The gray jay is one resident species in decline in the Adirondacks. In winter, the birds cache food such as insects and berries under tree bark. Studies in Ontario’s Algonquin Park found that warming temperatures spoil the food. This is especially troublesome because gray jays reproduce in late winter when there isn’t much food available in the environment.
The Bicknell’s thrush, a migratory species, is in danger because it breeds only in high-elevation spruce-fir forests—habitat that could vanish if the climate warms. “The thought is that it will be pushed off the mountaintops as those mountaintops become more vegetated or the vegetation characteristics change,” Glennon said.
As boreal birds disappear from the Park, southern birds are expected to move in. The Carolina wren, tufted titmouse, and mockingbird are three species that appear to be showing up in the Adirondacks in greater numbers. Although scientists cannot pin the northward expansion solely on climate change, it’s believed to be a factor.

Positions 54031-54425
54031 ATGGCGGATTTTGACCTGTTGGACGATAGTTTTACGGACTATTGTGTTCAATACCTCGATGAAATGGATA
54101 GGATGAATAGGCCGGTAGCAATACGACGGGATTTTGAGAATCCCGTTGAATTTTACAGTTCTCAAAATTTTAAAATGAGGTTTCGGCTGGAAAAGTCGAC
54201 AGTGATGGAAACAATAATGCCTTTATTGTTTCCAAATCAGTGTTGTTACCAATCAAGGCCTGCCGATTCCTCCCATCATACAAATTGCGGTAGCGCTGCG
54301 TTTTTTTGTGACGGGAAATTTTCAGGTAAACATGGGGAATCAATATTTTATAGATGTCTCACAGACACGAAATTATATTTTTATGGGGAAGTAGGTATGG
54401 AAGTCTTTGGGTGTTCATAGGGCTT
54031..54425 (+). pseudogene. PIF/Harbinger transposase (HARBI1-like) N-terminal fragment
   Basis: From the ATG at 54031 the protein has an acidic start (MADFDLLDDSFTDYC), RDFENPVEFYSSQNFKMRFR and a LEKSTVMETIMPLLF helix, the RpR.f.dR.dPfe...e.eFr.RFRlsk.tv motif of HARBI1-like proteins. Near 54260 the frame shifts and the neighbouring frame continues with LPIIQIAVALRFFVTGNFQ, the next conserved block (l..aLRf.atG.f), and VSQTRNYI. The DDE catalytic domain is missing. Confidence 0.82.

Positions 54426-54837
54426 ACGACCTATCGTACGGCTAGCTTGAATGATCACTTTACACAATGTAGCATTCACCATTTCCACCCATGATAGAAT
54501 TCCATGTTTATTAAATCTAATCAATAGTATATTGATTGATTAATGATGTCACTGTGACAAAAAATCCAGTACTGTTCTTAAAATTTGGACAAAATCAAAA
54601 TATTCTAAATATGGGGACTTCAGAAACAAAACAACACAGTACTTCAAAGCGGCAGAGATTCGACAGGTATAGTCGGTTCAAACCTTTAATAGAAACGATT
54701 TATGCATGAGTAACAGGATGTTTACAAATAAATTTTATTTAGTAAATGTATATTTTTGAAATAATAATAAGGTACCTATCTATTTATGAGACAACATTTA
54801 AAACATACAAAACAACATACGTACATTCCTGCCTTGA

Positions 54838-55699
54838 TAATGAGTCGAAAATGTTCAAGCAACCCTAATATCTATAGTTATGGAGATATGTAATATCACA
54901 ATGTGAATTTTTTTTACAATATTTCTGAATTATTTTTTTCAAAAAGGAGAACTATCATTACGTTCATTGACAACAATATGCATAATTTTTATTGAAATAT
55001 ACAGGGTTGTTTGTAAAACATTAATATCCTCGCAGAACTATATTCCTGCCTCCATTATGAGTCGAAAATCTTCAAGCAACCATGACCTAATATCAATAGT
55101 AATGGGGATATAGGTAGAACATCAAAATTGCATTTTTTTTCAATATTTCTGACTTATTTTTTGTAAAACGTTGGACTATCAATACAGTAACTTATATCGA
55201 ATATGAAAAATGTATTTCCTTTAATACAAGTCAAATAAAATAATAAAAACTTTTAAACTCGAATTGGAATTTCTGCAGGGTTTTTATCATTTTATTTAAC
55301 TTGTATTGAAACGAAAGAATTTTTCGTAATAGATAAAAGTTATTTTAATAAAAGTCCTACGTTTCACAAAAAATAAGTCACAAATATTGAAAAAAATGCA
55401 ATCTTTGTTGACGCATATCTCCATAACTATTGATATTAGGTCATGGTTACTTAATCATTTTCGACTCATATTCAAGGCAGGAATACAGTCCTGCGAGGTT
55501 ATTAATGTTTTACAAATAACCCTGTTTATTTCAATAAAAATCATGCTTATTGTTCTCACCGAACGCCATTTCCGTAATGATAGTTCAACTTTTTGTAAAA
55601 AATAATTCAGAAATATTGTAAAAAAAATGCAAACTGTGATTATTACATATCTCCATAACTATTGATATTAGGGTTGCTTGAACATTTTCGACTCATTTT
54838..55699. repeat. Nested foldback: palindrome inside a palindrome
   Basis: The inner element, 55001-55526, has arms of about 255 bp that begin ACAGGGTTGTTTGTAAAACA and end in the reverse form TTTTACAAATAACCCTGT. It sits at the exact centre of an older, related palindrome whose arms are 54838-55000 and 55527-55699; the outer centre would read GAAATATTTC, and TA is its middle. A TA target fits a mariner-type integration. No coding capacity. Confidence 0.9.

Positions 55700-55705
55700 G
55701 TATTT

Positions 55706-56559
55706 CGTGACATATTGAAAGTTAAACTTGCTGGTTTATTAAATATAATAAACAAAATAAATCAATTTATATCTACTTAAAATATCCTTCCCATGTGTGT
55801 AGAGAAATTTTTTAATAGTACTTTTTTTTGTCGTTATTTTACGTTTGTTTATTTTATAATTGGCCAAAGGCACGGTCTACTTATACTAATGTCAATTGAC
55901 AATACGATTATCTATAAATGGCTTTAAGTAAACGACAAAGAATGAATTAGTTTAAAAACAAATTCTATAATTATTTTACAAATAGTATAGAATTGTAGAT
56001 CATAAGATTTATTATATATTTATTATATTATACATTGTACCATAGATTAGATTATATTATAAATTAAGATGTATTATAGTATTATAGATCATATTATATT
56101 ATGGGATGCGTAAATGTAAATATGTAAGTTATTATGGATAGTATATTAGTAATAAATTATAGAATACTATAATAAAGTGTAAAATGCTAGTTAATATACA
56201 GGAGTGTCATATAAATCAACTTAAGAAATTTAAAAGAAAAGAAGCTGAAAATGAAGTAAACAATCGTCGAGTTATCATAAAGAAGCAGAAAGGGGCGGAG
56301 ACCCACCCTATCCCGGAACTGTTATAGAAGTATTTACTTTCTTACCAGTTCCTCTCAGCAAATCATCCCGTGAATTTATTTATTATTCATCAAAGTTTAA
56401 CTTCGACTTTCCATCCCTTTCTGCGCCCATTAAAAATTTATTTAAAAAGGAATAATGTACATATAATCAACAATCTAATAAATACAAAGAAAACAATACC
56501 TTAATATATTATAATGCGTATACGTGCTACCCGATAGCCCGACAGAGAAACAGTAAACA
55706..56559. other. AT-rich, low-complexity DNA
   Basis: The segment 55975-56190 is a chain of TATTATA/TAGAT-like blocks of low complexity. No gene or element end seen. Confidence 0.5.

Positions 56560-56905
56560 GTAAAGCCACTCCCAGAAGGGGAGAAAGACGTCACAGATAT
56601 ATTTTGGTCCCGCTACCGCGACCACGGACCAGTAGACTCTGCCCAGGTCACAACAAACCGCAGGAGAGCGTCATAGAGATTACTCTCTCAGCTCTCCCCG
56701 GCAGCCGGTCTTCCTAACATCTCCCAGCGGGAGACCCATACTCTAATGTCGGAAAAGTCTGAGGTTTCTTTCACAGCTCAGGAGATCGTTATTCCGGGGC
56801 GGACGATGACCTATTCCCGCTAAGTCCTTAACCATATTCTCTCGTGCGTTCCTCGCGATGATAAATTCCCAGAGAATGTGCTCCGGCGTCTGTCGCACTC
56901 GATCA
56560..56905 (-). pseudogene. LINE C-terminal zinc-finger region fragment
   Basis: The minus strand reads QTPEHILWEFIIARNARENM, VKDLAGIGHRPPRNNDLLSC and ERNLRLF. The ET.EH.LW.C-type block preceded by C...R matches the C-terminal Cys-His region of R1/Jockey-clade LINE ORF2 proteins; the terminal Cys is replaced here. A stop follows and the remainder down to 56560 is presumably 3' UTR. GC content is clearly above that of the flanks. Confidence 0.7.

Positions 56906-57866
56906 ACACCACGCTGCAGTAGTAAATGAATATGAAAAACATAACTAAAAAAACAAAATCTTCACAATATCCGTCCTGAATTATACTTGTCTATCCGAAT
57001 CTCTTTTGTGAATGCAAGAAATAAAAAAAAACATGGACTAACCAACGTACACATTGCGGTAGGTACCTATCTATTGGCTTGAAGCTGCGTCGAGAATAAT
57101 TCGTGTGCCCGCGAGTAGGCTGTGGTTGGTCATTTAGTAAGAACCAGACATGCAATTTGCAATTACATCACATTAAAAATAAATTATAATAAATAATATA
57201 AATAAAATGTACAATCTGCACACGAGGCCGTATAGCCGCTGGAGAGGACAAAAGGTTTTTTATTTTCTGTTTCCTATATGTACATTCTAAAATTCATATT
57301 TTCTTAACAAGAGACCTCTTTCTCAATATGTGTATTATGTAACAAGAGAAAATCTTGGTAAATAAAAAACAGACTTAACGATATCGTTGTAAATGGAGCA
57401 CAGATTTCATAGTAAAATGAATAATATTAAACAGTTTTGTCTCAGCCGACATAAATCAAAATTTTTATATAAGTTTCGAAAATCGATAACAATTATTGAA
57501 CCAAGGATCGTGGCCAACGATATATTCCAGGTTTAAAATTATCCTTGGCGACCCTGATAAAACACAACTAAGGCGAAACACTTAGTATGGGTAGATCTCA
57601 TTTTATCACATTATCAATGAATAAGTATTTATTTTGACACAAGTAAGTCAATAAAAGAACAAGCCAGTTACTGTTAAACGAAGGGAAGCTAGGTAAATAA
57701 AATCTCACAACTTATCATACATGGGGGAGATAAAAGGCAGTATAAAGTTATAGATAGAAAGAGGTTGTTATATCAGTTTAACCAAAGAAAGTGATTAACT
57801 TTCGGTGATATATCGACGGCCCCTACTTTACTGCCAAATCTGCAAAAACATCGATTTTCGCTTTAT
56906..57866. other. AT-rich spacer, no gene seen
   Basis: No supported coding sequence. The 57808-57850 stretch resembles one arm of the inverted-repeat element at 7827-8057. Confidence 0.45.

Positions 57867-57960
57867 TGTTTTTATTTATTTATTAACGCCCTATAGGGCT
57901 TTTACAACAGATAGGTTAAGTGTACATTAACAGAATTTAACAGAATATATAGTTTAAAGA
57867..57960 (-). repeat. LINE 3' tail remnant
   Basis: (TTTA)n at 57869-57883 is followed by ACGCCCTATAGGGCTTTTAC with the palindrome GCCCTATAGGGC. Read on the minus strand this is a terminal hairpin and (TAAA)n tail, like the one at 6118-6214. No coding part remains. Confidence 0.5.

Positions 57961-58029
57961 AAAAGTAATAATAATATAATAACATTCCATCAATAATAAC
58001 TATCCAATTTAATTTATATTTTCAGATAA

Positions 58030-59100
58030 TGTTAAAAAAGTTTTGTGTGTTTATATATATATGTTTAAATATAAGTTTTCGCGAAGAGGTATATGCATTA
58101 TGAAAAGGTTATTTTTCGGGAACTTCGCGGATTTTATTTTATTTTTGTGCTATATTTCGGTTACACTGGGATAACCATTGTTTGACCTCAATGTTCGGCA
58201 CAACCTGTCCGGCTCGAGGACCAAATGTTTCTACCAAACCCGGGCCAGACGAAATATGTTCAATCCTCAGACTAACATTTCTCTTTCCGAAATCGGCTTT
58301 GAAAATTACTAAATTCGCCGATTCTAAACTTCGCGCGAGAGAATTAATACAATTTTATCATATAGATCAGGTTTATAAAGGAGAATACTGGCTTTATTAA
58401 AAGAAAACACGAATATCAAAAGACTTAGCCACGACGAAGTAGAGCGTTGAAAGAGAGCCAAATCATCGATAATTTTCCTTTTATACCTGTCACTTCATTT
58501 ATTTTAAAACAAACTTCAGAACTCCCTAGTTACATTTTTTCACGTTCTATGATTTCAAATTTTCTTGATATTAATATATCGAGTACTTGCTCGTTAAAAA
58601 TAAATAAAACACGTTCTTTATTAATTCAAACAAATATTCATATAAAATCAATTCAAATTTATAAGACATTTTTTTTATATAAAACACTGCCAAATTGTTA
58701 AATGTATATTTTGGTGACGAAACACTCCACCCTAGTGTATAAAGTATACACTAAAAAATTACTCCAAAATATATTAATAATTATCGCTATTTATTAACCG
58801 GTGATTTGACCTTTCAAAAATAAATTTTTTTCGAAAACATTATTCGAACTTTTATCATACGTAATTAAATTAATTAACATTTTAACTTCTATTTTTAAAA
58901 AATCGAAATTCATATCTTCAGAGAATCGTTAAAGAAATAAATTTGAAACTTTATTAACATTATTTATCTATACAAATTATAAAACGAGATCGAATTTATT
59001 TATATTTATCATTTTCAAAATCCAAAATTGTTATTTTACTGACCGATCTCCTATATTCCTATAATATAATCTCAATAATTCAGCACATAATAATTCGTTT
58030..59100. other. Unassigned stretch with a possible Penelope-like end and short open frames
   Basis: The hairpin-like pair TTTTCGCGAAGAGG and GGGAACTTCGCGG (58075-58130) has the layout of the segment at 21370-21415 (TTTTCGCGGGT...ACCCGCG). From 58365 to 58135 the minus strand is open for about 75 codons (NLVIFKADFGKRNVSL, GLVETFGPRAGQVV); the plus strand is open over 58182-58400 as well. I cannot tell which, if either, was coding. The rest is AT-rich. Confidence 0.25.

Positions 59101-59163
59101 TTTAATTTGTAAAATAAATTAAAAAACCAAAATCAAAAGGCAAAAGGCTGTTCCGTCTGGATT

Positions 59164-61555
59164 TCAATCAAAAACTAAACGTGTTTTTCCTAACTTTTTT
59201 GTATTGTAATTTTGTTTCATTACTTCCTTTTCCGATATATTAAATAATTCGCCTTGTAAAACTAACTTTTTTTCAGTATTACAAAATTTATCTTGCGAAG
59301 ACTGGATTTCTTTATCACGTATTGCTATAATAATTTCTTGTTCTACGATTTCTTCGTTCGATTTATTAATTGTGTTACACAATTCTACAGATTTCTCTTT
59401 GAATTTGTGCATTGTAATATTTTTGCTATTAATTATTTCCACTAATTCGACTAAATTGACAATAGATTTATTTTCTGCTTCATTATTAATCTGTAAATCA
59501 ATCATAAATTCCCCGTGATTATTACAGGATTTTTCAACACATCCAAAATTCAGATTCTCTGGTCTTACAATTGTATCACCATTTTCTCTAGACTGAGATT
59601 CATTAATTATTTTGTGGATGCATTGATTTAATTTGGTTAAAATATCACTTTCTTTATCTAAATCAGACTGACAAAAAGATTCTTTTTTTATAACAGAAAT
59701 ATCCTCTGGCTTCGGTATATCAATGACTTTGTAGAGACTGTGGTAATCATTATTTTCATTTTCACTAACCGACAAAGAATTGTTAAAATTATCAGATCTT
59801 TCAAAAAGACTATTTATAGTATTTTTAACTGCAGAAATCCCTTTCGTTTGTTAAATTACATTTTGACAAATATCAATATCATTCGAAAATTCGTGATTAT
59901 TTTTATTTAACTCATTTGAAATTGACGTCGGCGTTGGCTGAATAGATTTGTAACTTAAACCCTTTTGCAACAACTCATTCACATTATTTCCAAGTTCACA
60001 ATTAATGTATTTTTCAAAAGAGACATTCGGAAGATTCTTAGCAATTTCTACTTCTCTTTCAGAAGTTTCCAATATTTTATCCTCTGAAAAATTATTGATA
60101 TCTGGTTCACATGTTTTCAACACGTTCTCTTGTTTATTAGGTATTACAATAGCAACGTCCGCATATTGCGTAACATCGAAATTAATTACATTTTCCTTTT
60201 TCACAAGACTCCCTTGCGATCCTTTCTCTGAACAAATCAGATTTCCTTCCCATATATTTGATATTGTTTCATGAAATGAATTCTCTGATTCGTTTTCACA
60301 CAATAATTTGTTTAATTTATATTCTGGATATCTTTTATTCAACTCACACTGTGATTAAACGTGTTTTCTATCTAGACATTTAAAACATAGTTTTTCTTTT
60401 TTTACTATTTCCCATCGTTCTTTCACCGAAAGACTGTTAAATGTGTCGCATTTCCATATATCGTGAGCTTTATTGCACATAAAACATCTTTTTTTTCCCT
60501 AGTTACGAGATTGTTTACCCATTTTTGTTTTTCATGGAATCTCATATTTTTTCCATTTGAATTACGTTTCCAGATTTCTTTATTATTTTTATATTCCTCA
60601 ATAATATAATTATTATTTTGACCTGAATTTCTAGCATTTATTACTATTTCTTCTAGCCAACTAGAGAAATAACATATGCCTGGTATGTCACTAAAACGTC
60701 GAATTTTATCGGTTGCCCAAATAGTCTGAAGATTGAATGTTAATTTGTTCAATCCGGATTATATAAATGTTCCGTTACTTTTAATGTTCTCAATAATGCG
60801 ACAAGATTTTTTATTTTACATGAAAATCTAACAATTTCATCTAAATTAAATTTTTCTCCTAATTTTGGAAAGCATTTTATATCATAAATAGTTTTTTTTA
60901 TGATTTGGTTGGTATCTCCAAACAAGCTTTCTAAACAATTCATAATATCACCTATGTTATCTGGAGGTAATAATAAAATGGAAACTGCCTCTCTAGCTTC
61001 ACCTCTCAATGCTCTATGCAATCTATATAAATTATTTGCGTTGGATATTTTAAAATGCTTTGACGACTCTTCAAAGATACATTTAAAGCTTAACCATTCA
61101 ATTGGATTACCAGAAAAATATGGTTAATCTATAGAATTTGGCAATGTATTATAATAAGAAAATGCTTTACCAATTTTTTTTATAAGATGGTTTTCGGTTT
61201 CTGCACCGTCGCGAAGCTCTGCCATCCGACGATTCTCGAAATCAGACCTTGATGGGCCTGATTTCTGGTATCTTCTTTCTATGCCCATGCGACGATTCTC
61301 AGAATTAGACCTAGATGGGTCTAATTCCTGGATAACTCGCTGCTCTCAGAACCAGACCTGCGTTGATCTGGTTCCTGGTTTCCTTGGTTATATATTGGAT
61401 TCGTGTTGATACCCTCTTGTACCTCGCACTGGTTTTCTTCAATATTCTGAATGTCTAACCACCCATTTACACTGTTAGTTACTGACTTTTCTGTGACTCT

Boreal habitats such as alpine meadows, high-elevation forests, and certain types of wetlands are expected to be greatly impacted over the next hundred years. In contrast, deciduous forests may not see significant changes in tree species for several centuries or longer.
Montane spruce-fir forests are thought to be especially vulnerable. There are about 213,000 acres of this habitat in New York, according to a 2013 report by the National Wildlife Federation (NWF) for DEC. Most of this habitat is in the Adirondacks. Although it represents less than 1 percent of the state’s land mass, it’s 20 percent of the montane spruce-fir habitat in the Northeast.